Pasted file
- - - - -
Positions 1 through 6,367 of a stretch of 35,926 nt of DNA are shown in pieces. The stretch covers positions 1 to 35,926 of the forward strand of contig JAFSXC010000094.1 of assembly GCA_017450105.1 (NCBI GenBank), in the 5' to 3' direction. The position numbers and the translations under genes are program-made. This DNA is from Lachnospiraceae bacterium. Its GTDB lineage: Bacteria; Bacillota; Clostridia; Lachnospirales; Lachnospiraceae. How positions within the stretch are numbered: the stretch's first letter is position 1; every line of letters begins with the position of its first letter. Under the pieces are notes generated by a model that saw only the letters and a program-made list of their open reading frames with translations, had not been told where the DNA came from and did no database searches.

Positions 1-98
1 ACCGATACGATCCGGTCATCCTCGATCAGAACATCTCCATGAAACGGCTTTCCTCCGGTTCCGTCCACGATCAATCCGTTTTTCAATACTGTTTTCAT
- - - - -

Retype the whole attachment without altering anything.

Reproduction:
Positions 1 through 6,367 of a stretch of 35,926 nt of DNA are shown in pieces. The stretch covers positions 1 to 35,926 of the forward strand of contig JAFSXC010000094.1 of assembly GCA_017450105.1 (NCBI GenBank), in the 5' to 3' direction. The position numbers and the translations under genes are program-made. This DNA is from Lachnospiraceae bacterium. Its GTDB lineage: Bacteria; Bacillota; Clostridia; Lachnospirales; Lachnospiraceae. How positions within the stretch are numbered: the stretch's first letter is position 1; every line of letters begins with the position of its first letter. Under the pieces are notes generated by a model that saw only the letters and a program-made list of their open reading frames with translations, had not been told where the DNA came from and did no database searches.

Positions 1-98
1 ACCGATACGATCCGGTCATCCTCGATCAGAACATCTCCATGAAACGGCTTTCCTCCGGTTCCGTCCACGATCAATCCGTTTTTCAATACTGTTTTCAT